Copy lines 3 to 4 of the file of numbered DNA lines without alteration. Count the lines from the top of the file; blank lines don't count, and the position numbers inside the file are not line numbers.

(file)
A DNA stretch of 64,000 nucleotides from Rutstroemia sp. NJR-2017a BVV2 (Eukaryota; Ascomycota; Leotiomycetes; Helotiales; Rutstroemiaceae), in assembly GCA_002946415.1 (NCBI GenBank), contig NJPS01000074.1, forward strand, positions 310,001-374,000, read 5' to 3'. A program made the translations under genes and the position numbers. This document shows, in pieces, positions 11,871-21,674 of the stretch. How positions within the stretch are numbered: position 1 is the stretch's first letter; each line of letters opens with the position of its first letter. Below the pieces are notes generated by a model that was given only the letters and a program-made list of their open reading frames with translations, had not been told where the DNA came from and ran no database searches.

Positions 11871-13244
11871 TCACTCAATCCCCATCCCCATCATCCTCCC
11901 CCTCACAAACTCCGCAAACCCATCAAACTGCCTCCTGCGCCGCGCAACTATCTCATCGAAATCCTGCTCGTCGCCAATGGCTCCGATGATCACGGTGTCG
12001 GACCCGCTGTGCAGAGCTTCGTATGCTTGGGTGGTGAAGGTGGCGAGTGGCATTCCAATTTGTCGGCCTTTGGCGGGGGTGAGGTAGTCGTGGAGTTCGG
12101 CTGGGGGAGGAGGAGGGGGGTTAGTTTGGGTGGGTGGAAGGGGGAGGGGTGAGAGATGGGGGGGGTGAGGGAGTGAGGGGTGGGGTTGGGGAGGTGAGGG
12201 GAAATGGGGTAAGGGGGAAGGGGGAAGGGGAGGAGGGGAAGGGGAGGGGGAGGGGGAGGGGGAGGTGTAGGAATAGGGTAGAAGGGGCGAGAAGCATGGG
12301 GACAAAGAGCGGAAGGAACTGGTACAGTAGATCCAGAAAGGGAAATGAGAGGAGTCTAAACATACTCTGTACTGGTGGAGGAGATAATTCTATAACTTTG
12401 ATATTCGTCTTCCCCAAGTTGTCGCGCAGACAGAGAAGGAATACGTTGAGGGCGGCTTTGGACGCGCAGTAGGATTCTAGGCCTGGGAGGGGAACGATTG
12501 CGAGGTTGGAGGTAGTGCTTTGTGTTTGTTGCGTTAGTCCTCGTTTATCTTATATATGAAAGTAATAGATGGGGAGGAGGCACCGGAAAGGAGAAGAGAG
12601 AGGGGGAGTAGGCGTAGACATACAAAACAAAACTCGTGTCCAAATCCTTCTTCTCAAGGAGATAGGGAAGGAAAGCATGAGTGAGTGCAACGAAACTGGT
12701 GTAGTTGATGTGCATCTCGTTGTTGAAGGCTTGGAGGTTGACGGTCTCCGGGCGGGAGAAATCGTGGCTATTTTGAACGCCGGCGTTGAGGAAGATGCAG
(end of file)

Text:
11871 TCACTCAATCCCCATCCCCATCATCCTCCC
11901 CCTCACAAACTCCGCAAACCCATCAAACTGCCTCCTGCGCCGCGCAACTATCTCATCGAAATCCTGCTCGTCGCCAATGGCTCCGATGATCACGGTGTCG